The senior judge commented: "Courts have to be accessible to the public and to communicate effectively with the public, so as to build public understanding and trust."
In a speech at a legal event in Bosnia and Herzegovina, he outlined the importance of the internet in opening up the Supreme Court, citing its website as being the "most effective means by which the Court can communicate with the public".
Hearings are livestreamed, and simplified explanations of judgments are made live to camera when a judgment is handed down.
"The aim is to explain the essence of the decision to the general public in five minutes. The judges are given professional training in how to do this, and also media training of a wider kind," he said.
The Court is also using the internet to enable schoolchildren to quiz judges via Skype in an 'Ask a Justice' scheme.
This "enables the Court to make direct contact with young people and their families and may be their only direct contact with the judiciary".
When it comes to traditional media, the Court takes a three-pronged approach: informing the media about court business; considering media requests for access to judges; and rebuttals and corrections of media coverage.
The Court operates in "an intensive media environment", he said, and "shortly before we hand down a judgment in which there is likely to be media interest, our communications team may hold a confidential media briefing, explaining the judgment and its implications and answering the journalists’ questions."
During his speech, at the Judicial Forum for Bosnia and Herzegovina in Jahorina last month, Lord Reed added: "The confidentiality has never been broken, but we would not follow that practice in high-profile or price-sensitive cases."
Judges 'not celebrities'
He explained that media requests for access to judges are "considered on a case-by-case basis, and only a few are granted".
This is because "it is very important that judges should not become celebrities, and that justice should continue to be regarded as impersonal".
The Court has more than a quarter of a million followers on Twitter and several thousand on Instagram. Social media enables it to "communicate more widely with members of the public, particularly younger people".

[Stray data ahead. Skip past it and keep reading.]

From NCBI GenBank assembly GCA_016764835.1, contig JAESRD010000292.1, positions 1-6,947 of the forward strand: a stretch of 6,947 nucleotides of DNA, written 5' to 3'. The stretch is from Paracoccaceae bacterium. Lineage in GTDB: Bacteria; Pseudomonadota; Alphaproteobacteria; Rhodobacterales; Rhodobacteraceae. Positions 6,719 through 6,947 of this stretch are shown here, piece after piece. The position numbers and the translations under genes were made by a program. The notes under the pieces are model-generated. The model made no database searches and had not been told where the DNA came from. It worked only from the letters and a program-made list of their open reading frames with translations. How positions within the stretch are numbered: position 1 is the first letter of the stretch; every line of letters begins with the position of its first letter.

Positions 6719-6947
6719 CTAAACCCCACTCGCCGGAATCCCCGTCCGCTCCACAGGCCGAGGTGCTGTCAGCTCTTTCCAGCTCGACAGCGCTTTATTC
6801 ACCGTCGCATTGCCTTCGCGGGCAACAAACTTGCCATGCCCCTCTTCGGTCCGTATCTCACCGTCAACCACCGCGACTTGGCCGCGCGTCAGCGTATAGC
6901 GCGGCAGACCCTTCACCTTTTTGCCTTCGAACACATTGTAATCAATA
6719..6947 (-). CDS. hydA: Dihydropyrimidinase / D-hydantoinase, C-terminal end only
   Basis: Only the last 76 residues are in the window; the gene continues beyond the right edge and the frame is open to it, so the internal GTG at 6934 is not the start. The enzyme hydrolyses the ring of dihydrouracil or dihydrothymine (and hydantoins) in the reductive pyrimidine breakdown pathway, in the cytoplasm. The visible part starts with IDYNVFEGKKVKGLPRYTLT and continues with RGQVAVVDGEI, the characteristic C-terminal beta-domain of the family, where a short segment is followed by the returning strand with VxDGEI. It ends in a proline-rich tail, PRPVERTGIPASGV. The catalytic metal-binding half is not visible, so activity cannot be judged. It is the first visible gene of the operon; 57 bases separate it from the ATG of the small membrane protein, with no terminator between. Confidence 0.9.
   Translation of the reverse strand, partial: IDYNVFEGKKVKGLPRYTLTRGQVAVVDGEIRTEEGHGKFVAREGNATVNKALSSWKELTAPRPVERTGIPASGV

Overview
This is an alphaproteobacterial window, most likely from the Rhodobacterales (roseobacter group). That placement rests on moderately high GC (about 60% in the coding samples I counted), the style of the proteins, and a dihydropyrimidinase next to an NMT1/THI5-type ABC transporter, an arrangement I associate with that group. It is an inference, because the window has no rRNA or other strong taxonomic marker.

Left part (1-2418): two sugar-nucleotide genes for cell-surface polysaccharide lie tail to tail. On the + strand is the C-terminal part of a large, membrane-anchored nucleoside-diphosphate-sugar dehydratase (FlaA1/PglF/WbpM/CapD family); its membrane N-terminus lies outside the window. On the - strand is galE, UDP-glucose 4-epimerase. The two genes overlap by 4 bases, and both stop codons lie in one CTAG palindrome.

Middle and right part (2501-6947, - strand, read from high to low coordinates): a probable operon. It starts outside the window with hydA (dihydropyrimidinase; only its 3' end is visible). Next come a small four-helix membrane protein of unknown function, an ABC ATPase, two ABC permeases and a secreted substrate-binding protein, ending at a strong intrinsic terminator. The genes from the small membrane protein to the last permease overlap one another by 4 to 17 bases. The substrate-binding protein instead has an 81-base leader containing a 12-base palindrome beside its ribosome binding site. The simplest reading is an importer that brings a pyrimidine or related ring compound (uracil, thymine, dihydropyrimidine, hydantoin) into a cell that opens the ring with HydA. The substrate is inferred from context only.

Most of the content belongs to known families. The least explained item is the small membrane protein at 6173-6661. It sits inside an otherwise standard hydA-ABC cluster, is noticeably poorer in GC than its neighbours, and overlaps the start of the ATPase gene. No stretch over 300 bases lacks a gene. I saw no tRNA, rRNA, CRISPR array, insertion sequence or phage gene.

Judges should be able to make personal use of social media, he said. "It would not be appropriate, even if it were practicable, to prohibit the use of social media by judges. [They] are not expected to become isolated from the ordinary life of the community in which they live, and social-media platforms have become a part of ordinary life."
He added: "Indeed, it is only through active participation in social life that judges acquire direct experience of its problems: problems which they may be called upon to confront in their professional capacity."
But the senior judge warned: "There are aspects of social media which present risks to a judicial user: risks to their perceived independence and impartiality, reputational risks, and risks to their personal wellbeing and safety."
Judges need to understand those risks and be aware of "potential problems arising from other people’s social-media accounts," he said.
"The media have examined the social-media accounts of judges’ wives, children and grandchildren, and even those of people more remotely connected to the members of the Supreme Court, for any comments which they might have made about Brexit. Those comments have then been used to question the impartiality of the judge concerned."
Thumbnail: Lord Robert Reed, incoming President of the UK Supreme Court (Pic credit: Vaclav Salek/CTK Photo/Alamy Live News)
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